Iraq reconstruction accelerates
Bids sought for installation of 2.5GW generation capacity.
Iraq's Electricity Ministry is inviting bidders to undertake the construction and installation work at power plants as the first gas turbines of 72 procured in 2008 start arriving, in what will be a key test of the Ministry's project management abilities and will show where in Iraq subcontractors dare and do not dare venture.
IHS Global Insight Middle East analyst Sam Ciszuk comments on the implications.
Iraq's electricity sector has suffered a large capacity deficit for decades, having barely been able to meet the population's minimum demands in the face of international sanctions in the 1990s or to carry out large-scale reconstruction because of the ubiquitous violence in the aftermath of the 2003 invasion. An ambitious four-year plan to rebuild and quadruple Iraq's generating capacity was launched by Electricity Minister Karim Waheed in the second half of 2007—as violence started to abate in large parts of the country—but was delayed as oil prices plummeted in the second half of 2008 while the improvement in security-related working conditions still proved too.
Launching vast reconstruction efforts on such a badly damaged power generation and supply chain is a very complex issue, requiring considerable stability, not forgetting a consistent supply of feedstock—an issue which still has to be resolved in Iraq. Lead times for gas turbines are also considerable, despite Iraq's purchase of very common and widespread technical solutions in bulk. Hence it is only now that the real push looks imminent, with eight GE turbines ordered in late 2008 having just been delivered and another 24 expected to arrive before the year is over, Laith al-Mamury, head of investments and contracts at the Electricity Ministry, told Reuters.
The first 125-MW GE turbines will be installed in the Baghdad, Karbala, and Diwaniya provinces. Eight larger Siemens turbines with a total capacity of 1,900MW will also start to be installed sometime this year in the oil and refining hubs of Kirkuk, Baiji, and Basra, according to al-Mamury, who told Reuters that about 36 companies had prequalified for the tenders—among them South Korea's Hyundai Heavy Industries, Switzerland's ABB, Canada's SNC-Lavalin, and Kuwait's al-Ghanim Company. The engineering, procurement and construction (EPC) contracts on offer are worth about US$350,000 per installed megawatt, al-Mamury said, adding that "the companies will present their bids within a month."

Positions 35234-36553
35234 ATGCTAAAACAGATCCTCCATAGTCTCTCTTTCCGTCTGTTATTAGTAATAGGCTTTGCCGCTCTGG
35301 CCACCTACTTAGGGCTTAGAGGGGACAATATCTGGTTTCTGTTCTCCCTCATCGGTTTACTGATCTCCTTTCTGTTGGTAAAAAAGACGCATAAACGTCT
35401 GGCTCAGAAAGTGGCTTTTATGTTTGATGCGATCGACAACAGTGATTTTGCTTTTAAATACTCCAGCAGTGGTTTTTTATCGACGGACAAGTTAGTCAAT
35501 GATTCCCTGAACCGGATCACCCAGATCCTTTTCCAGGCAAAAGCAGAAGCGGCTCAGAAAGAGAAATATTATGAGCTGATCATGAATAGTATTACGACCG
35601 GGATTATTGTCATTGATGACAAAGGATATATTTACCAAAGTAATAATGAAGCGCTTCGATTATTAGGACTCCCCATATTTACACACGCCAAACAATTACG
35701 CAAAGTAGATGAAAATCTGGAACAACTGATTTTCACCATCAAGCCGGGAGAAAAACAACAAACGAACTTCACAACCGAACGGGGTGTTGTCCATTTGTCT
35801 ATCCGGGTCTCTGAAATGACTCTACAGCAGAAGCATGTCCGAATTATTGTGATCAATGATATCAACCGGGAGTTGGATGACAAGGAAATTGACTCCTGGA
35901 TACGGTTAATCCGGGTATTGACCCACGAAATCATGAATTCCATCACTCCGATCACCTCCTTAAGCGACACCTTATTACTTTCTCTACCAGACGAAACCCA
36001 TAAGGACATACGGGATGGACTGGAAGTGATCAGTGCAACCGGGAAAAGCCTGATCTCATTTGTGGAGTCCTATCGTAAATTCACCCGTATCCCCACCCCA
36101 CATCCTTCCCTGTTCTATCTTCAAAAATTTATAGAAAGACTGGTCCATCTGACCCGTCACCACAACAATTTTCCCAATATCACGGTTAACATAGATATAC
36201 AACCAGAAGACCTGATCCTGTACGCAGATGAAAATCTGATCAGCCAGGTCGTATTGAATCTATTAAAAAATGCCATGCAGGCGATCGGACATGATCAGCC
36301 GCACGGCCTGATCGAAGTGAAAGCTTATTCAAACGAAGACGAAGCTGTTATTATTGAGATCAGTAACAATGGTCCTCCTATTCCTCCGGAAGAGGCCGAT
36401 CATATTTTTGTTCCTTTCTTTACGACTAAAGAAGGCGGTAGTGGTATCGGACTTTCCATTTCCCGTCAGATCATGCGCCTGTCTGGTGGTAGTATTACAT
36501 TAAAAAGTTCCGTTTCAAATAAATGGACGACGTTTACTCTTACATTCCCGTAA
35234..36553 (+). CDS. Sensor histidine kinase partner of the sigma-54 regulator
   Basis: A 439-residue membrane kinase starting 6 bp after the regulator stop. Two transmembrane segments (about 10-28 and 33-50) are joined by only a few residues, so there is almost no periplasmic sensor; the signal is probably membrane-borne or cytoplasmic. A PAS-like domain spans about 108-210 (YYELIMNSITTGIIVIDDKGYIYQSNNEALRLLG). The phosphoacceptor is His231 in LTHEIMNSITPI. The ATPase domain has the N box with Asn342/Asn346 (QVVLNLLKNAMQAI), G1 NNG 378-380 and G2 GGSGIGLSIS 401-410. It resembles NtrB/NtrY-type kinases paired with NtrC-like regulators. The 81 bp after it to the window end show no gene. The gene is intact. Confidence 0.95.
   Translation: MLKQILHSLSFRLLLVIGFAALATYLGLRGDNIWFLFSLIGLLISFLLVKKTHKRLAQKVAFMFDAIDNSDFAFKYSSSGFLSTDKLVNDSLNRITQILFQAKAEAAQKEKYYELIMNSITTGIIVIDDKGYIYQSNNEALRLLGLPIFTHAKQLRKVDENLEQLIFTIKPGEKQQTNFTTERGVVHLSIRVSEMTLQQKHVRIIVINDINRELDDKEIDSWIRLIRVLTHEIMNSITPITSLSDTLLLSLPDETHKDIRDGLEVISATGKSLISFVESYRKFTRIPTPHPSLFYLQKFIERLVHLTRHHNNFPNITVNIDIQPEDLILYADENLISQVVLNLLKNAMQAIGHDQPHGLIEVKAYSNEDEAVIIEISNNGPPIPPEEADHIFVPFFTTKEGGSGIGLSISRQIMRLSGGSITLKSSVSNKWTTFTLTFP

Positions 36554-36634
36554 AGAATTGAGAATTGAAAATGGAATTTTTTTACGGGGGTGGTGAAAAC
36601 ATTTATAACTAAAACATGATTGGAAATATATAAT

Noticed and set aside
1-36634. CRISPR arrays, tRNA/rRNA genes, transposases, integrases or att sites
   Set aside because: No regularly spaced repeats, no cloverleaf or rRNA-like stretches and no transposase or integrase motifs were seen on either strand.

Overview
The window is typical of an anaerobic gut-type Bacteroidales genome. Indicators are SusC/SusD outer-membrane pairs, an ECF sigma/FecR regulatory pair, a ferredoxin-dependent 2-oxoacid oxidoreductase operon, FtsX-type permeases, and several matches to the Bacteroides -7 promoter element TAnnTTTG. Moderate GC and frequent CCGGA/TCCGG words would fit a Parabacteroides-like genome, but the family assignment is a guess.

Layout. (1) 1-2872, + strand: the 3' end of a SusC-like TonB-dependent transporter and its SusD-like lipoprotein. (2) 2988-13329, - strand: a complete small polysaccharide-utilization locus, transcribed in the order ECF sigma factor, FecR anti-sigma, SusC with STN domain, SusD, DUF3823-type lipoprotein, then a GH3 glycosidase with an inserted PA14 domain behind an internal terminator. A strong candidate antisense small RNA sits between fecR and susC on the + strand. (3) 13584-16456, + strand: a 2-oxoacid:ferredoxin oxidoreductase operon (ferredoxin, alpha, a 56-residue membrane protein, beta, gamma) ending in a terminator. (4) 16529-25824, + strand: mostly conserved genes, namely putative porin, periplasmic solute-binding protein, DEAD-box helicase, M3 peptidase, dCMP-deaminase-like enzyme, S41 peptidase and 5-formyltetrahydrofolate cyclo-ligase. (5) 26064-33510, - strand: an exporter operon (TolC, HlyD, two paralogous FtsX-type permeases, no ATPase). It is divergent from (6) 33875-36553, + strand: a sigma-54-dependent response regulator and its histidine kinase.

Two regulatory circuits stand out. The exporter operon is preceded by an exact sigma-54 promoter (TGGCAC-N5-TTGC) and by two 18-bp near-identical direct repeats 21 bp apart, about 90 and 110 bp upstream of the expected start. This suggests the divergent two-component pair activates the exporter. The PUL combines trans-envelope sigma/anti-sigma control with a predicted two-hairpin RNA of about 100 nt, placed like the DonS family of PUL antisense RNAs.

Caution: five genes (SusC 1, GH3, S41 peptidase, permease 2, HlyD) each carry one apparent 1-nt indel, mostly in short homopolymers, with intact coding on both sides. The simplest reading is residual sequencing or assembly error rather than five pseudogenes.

Upon the award and execution of the tenders for the projects this year, Iraq could have about an additional 2.5GW of generating capacity installed by around 2012, rising to 27,000MW as all the ordered turbines are installed. This means that Iraq will need to make headway with the development of its gas production capacity during a very short space of time, including rebuilding and expanding its domestic gas transport infrastructure—in many cases from almost complete dereliction.
Movement on Shell's South Gas deal, which late last week was reported to have been sent to the cabinet for approval, would be key. Initially it will gather associated gas currently being flared off, and then aims to collect the rising amounts of gas being produced alongside oil in the south. The project has been delayed for almost two years because of several controversies and uncertainty over how much gas Shell would be allowed to take from the oilfield operators, given their likely need for reservoir reinjection. Nevertheless, the more the project is seen as mainly supplying the domestic market and not exporting, the less controversial and more politically prioritised it will be. Iraq also launched its third licensing round last week, focusing entirely on offering three gas fields in different parts of the country to developers, thus further making feedstock gas volumes available within three to eight years' time.